It’s useful to know about some algebraic structures and their properties, because cryptography is heavily dependent on them.



A group $G$ is a set $X$ equipped with a function,

$$ \ast : X \times X \rightarrow X $$

$$ \ast : (x, y) \rightarrowtail x \ast y, $$

that satisfies the following properties:

  1. $x \ast (y \ast z) = (x \ast y) \ast z$ (associativity)
  2. $\exists e\forall x, e \ast x = x \ast e = x$ (identity)
  3. $\forall x \exists y, x \ast y = y \ast x = e$ (inverse)

A simple example of a group would be $(\mathbb{Z})^{+}$, i.e. the set of integers $\mathbb{Z}$ with an addition function.

Abelian (Commutative) Group

A group with a function $\ast$ that exibits commutativity, i.e.

$$ \forall x \forall y, x \ast y = y \ast x. $$

The aforementioned group, $(\mathbb{Z})^{+}$ is also an example of an abelian group, i.e. the order in which you add integers does not matter.



A field is a set $X$ equipped with two group operations,

$$ \begin{array}{l c l} \ast : \left(X \setminus {0}\right) \times \left(X \setminus {0}\right) \rightarrow X \setminus {0} & \quad & + : X \times X \rightarrow X\\ \ast : (x, y) \rightarrowtail x \ast y && + : (x, y) \rightarrowtail x + y, \end{array} $$

that satisfy the following properties:

  1. $\forall x, x \ast 0 = 0$.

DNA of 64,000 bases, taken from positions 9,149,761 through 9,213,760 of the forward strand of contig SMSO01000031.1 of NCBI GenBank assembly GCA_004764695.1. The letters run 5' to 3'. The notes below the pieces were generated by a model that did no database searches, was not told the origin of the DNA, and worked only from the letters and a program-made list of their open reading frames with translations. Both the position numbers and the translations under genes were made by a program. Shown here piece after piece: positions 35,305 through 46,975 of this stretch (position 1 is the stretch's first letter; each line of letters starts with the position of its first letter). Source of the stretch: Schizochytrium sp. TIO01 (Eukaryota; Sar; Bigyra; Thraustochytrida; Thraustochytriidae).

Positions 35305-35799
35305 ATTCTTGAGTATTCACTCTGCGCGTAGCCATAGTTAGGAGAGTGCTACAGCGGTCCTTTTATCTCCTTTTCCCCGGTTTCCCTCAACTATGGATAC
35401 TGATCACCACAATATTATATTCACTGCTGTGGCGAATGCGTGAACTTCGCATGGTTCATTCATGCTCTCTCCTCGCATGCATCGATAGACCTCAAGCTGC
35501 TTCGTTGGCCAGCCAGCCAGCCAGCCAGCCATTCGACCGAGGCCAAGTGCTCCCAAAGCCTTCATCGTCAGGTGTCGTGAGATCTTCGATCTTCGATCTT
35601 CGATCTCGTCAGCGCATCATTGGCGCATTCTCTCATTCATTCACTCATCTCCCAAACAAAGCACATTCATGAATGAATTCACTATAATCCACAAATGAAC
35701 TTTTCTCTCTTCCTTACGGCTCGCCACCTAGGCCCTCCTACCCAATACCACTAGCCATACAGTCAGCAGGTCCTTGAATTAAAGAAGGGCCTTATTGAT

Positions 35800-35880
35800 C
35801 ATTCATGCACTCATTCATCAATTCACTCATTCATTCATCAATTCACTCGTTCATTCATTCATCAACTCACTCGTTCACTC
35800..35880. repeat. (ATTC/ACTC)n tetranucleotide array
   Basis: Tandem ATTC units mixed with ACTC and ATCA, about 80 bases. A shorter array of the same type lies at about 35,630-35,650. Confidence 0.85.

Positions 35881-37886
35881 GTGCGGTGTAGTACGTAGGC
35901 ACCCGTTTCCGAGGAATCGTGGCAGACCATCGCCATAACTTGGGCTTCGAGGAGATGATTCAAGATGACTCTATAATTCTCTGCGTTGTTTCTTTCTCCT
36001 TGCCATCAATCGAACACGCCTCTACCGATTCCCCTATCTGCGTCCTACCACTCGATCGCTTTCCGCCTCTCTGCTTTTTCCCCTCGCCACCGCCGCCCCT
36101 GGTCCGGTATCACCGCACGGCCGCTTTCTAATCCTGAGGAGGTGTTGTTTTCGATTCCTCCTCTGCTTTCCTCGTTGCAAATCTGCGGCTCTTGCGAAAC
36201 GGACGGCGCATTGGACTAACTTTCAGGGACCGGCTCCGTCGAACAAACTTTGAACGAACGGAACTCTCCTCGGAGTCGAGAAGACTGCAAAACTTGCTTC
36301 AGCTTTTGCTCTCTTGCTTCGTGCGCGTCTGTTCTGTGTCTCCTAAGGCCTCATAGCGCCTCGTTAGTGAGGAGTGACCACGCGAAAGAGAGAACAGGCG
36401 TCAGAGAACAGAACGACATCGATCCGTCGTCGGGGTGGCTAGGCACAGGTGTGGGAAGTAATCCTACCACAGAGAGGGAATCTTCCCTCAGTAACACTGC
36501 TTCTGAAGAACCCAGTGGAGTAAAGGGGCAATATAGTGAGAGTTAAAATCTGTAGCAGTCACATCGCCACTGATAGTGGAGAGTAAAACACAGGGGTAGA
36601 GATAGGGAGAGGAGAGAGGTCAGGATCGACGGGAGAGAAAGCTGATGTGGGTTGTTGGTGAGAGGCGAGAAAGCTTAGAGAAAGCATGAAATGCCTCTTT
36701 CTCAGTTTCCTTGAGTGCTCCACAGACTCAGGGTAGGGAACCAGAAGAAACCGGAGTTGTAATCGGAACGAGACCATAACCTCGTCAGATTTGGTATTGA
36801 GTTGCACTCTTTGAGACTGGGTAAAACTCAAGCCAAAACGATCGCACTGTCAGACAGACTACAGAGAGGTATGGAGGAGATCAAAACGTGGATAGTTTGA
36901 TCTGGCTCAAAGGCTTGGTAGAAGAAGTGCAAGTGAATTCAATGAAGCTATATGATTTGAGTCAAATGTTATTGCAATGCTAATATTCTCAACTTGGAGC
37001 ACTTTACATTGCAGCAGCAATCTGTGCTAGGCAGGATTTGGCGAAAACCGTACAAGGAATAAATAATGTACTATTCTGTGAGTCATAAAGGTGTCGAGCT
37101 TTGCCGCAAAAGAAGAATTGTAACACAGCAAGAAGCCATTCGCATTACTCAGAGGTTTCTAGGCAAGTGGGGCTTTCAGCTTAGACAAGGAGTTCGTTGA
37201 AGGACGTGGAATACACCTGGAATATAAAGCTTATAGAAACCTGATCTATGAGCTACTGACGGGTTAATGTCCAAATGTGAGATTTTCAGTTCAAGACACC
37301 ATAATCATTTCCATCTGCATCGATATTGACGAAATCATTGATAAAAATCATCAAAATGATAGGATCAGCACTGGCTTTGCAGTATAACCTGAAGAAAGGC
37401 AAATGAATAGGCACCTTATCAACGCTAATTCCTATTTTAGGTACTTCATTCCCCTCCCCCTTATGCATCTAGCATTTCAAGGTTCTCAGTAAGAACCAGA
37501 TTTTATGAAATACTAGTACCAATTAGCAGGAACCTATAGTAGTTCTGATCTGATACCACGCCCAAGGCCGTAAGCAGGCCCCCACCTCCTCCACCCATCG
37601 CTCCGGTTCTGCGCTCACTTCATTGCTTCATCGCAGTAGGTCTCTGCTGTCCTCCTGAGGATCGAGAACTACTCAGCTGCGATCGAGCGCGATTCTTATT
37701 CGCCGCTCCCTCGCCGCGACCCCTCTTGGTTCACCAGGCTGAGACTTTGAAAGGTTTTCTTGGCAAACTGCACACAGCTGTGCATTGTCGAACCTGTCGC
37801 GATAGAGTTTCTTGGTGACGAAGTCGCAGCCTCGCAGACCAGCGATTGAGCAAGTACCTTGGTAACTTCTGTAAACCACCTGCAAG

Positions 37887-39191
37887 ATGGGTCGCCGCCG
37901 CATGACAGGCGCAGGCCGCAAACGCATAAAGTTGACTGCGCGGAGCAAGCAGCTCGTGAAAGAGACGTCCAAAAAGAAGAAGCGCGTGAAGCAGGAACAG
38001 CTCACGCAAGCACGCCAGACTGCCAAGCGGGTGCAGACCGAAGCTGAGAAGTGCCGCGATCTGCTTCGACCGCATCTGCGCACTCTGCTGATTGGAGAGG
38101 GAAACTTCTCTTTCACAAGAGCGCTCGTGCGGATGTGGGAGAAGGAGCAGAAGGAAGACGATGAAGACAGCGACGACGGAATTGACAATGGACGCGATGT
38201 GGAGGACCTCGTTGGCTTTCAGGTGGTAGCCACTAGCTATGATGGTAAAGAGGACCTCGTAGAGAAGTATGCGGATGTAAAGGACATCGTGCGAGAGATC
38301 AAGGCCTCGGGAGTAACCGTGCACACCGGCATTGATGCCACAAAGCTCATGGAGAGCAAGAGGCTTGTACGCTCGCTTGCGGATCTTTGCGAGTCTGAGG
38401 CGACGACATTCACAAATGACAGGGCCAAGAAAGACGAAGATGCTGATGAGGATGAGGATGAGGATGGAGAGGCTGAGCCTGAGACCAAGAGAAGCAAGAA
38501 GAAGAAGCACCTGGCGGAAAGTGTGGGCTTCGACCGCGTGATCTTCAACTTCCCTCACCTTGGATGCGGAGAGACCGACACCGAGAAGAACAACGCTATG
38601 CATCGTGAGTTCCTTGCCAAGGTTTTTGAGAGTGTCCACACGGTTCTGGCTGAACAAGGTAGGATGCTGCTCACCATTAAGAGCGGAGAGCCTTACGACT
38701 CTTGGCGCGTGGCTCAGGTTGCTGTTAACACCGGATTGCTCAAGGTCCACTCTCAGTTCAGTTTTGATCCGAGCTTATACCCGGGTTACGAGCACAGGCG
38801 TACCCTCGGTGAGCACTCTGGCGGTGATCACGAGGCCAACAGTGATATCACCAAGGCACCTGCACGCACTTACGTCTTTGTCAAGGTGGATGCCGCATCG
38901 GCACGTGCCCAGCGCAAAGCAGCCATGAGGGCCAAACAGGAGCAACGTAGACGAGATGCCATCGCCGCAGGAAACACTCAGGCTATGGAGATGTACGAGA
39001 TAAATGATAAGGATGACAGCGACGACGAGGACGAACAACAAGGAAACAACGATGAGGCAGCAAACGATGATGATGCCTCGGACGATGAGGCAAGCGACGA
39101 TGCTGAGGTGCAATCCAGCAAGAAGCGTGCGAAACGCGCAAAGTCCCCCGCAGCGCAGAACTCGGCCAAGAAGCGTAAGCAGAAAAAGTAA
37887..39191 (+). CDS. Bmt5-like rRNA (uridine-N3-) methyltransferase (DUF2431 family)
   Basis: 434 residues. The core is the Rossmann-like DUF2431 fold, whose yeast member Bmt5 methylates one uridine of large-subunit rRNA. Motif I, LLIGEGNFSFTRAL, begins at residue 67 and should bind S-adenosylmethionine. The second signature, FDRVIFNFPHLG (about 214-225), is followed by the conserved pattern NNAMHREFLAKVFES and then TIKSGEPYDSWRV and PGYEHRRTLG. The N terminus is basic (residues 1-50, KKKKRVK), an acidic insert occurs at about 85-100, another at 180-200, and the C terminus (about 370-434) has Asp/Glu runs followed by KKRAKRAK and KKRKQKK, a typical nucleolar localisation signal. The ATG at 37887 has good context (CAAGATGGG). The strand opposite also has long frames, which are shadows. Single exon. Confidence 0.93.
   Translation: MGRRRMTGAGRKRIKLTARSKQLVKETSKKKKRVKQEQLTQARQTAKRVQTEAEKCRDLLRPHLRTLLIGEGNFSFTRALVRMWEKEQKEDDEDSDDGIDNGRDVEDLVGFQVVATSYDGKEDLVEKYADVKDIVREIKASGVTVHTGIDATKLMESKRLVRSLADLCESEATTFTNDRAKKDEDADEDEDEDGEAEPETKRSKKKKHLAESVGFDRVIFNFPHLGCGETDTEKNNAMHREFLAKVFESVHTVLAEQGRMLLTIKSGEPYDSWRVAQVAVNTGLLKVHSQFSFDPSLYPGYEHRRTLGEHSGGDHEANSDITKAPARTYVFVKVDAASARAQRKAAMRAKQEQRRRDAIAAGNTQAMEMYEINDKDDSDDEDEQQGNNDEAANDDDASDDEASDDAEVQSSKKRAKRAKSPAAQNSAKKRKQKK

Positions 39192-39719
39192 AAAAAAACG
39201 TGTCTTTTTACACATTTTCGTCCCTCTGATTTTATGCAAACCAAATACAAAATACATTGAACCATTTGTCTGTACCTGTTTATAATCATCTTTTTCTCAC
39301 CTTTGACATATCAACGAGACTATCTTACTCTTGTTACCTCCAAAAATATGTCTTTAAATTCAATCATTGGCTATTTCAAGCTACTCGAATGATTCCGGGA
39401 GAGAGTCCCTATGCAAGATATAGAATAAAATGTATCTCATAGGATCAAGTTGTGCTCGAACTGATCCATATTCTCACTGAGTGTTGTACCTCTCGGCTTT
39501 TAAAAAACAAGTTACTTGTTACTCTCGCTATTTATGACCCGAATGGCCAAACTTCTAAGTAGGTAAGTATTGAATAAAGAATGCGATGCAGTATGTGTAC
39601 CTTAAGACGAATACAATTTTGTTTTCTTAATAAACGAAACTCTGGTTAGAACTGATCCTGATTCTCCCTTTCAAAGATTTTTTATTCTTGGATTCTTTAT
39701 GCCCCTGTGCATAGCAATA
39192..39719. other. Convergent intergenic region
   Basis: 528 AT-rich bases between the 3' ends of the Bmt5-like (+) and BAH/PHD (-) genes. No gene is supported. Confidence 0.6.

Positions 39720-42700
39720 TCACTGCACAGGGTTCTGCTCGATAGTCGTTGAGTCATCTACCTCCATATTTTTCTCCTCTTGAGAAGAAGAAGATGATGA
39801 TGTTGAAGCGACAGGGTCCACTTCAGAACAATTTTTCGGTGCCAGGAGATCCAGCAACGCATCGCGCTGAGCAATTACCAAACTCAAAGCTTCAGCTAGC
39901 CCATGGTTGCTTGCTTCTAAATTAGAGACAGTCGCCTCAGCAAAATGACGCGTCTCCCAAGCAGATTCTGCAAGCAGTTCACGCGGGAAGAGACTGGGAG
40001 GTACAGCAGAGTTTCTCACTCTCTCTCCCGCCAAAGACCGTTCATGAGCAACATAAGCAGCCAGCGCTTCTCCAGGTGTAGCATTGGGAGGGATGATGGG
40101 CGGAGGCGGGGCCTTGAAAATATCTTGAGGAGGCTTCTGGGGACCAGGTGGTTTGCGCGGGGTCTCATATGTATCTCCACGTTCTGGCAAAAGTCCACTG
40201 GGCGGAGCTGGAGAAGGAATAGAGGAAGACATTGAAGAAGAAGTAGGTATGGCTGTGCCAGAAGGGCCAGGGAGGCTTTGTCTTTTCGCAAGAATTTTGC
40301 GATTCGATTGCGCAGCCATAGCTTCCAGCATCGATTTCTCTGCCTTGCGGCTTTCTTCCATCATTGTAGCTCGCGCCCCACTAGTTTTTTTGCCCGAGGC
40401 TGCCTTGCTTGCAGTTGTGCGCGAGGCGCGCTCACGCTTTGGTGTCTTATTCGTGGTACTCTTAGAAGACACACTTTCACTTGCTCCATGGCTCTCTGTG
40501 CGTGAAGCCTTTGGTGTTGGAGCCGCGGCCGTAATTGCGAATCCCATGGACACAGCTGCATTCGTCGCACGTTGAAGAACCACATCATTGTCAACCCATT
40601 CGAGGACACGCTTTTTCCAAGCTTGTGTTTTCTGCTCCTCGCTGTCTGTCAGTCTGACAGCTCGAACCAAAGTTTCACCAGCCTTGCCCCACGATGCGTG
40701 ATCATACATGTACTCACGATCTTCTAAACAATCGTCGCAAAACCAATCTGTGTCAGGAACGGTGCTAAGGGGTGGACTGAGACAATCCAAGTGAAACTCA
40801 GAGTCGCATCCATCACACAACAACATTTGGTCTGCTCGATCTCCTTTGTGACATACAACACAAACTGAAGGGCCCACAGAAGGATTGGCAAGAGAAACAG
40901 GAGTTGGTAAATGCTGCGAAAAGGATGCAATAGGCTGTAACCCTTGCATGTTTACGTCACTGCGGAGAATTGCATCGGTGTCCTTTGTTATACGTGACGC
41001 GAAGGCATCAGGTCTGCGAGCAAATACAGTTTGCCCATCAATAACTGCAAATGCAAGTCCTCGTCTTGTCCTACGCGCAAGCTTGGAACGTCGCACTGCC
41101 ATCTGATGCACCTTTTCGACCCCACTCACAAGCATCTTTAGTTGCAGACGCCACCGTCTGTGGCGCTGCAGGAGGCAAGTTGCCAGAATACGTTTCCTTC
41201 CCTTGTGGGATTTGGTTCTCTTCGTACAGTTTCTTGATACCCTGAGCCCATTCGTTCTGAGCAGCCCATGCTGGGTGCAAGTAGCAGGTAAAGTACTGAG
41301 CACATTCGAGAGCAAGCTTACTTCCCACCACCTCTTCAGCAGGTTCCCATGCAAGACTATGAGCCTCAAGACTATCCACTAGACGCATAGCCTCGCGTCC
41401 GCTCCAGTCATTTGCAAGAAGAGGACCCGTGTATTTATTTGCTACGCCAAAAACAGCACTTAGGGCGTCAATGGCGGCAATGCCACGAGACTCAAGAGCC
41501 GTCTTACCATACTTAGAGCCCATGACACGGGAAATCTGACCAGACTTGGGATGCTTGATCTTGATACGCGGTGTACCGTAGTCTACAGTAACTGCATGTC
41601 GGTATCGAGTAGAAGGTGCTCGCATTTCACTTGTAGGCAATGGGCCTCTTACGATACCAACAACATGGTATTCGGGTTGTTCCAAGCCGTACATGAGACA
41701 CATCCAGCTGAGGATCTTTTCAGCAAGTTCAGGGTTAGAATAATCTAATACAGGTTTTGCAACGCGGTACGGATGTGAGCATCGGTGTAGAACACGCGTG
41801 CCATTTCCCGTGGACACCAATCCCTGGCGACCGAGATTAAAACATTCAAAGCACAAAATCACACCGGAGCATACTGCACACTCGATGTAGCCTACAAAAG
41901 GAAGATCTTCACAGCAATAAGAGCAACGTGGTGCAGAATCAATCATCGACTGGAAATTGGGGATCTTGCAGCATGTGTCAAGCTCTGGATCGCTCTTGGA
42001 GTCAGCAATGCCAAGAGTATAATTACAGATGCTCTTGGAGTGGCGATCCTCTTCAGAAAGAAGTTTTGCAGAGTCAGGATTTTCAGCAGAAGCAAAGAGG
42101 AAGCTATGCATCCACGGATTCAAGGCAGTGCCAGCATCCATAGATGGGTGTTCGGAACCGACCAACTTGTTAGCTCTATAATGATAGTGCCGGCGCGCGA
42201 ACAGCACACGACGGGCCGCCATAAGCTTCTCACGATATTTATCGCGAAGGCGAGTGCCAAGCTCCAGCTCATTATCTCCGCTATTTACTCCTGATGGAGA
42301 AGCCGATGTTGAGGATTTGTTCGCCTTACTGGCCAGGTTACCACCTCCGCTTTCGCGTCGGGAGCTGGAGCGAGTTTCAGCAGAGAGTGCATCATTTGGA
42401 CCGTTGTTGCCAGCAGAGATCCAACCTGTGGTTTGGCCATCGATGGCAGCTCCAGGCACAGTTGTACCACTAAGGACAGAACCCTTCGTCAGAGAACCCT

2. $x \ast (y + z) = x \ast y + x \ast z$ (distributive).
  3. Both $\ast$ and $+$ are commutative group operations.

An example of a field would be the real numbers, $\mathbb{R}$, with addition and multiplication. When $p$ prime, $(\mathbb{Z}_p, +, \cdot)$ also forms a field, typically constructed as the quotient of a polynomial ring by an irreductible element.

A finite field of order 4 (a “prime power” as $2^2 = 4$), denoted as $\mathbb{F}_4$, can be constructed as $\mathbb{Z}_2[x]/\left(x^2 + x + 1\right)$. While a finite field of a prime order $p$, denoted as $\mathbb{F}_p$, can be constructed just by the integers modulo $p$, i.e. $\mathbb{Z}/p\mathbb{Z}$.

Note that we use $\mathbb{Z}_n$ and $\mathbb{Z}/n\mathbb{Z}$ interchangably in this course; while they exhibit the same algebraic properties (group isomorphism), they are not the same algebraic object.